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Year : 2019  |  Volume : 32  |  Issue : 2  |  Page : 87-90

Checking in on check-out: Survey of Learning Priorities in Primary Care Residency Teaching Clinics

1 Department of Internal Medicine, Division of General and Hospital Medicine, UT Health San Antonio, San Antonio, Texas, USA
2 Department of Internal Medicine, University of Texas Southwestern Medical Center, Dallas, Texas, USA
3 Department of Internal Medicine, Division of General Internal Medicine, University of Texas Southwestern Medical Center, Dallas, Texas, USA

Date of Web Publication18-Nov-2019

Correspondence Address:
Yvonne N Covin
Department of Internal Medicine, Division of General and Hospital Medicine, UT Health San Antonio, 7703 Floyd Curl Drive MC 7982, San Antonio, Texas 78229
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Source of Support: None, Conflict of Interest: None

DOI: 10.4103/efh.EfH_206_16


Background: Despite focus on increasing the quality of ambulatory education training, few studies have examined residents' perceptions of learning during case discussions with their preceptors (i.e., “check-out”). The objective of this study was to assess the difference between residents' and preceptors' perceptions of behaviors that should occur during check-out discussions. Methods: We conducted a cross-sectional survey of categorical internal medicine and family medicine residents and preceptors. The survey was distributed electronically and assessed 20 components of the check-out discussion. Results: Of 38 preceptors, 22 (61%) completed the survey. Of 172 residents, 82 (48%) completed the survey. For residents, we identified discrepancies in desired and perceived check-out behaviors. Specifically, utilizing a dependent sample t-test, residents felt that all 20 areas needed additional teaching during check-out (P < 0.05). Preceptors believed that demonstrating physical examination skills in the patient room during check-out was significantly more important than did residents (P = 0.01). Increasing years of preceptor experience did not statistically relate to their valuation of components important to residents. Discussion: Our research highlighted a major deficiency in training in the check-out process, with residents desiring more patient management education in all components. Moreover, faculty and residents do not necessarily agree with what is an important focus in the “teachable moment.” Our results serve as a training needs assessment for future faculty development seminars and highlight the need to consider resident learning needs in general.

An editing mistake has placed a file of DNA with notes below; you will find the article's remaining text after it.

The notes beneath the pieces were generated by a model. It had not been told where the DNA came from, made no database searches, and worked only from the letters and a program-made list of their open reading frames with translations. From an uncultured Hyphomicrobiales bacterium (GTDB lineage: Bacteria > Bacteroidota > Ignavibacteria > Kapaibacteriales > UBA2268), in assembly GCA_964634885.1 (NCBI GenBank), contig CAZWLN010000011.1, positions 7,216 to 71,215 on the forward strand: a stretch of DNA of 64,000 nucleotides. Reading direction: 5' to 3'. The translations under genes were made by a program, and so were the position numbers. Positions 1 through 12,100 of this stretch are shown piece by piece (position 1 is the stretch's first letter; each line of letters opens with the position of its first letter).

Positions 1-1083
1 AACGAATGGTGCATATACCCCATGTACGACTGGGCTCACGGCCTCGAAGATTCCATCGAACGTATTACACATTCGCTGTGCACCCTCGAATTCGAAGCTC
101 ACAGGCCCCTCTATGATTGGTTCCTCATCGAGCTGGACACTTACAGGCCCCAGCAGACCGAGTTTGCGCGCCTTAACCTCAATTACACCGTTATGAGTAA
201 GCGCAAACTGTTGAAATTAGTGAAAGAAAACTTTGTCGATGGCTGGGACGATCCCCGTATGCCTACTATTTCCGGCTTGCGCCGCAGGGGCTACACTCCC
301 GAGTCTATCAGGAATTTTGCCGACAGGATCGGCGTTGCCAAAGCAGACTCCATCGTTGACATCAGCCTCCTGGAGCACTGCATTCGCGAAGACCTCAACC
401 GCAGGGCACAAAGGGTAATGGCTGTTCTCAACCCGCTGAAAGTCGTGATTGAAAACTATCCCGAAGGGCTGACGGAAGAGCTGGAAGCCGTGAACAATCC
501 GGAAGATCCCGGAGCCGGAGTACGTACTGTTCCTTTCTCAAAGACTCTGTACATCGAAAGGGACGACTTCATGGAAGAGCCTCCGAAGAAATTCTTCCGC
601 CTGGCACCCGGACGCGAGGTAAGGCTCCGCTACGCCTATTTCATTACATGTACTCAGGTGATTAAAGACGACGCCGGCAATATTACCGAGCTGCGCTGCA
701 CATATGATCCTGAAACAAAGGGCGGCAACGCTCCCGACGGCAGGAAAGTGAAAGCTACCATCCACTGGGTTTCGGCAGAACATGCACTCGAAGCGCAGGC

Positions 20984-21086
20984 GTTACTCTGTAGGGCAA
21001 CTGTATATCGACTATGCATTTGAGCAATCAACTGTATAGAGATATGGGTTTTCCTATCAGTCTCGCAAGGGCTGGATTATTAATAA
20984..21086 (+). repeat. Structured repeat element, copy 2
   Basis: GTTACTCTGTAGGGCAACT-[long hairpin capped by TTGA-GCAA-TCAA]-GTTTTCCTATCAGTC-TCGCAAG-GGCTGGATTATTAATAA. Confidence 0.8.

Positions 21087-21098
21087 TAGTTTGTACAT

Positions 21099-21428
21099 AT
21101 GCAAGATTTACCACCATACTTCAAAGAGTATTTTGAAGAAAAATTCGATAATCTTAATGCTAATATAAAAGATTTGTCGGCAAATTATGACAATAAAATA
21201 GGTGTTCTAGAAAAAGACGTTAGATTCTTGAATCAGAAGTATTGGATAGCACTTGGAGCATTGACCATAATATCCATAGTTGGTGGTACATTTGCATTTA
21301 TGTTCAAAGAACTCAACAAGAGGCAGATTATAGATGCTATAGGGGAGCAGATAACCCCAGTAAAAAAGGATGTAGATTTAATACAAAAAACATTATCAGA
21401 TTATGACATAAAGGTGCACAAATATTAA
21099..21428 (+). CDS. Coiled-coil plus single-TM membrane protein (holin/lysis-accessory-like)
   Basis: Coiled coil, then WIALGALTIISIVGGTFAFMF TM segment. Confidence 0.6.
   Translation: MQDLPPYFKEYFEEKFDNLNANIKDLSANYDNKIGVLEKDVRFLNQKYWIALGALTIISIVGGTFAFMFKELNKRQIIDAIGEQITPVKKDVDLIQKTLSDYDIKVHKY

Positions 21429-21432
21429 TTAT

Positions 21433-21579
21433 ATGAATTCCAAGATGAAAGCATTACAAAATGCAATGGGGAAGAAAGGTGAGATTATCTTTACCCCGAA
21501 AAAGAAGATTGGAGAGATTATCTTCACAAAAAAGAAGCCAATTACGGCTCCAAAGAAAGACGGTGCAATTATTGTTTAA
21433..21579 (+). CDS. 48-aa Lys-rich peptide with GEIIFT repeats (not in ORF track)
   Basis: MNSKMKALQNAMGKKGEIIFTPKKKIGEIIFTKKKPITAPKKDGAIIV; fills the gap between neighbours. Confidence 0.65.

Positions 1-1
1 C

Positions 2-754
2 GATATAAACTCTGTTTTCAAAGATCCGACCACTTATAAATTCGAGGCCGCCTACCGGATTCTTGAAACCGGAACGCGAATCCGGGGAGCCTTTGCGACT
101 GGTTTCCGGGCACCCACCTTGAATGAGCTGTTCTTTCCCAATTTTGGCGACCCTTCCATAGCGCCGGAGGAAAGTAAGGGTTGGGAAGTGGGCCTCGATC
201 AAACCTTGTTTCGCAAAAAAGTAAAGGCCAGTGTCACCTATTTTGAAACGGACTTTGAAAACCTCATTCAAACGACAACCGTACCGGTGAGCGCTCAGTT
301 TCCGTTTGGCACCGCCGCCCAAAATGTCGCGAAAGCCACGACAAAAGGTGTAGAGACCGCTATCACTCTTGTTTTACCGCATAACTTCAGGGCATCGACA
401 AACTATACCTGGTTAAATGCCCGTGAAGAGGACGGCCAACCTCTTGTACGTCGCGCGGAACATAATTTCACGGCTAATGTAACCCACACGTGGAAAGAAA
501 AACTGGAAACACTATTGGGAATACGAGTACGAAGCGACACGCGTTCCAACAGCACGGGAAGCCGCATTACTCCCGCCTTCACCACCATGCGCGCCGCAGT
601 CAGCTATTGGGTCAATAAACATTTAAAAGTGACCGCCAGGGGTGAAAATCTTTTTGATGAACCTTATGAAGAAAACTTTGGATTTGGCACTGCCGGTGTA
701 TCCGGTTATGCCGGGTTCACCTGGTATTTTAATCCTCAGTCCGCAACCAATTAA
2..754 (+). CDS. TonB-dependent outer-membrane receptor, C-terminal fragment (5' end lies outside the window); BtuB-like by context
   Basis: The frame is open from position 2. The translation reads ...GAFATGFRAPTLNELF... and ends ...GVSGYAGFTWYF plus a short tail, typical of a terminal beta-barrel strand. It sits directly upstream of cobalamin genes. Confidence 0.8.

Keywords: Ambulatory care, graduate medical education, patient care management, preceptorship, primary health care

How to cite this article:
Covin YN, Scielzo S, Kirk L, Barker B. Checking in on check-out: Survey of Learning Priorities in Primary Care Residency Teaching Clinics. Educ Health 2019;32:87-90

How to cite this URL:
Covin YN, Scielzo S, Kirk L, Barker B. Checking in on check-out: Survey of Learning Priorities in Primary Care Residency Teaching Clinics. Educ Health [serial online] 2019 [cited 2022 Jan 22];32:87-90. Available from:

  Background Top

The barriers to efficacy in ambulatory graduate medical education training are well established.[1],[2] Two predominant contributors to the lack of pedagogical value in this area of training have been proposed: resident frustration with health-care delivery issues (e.g., multilevel bottlenecks in workflow, and overwhelmed schedules), and dissatisfaction with supervision (i.e., teaching and feedback).[3]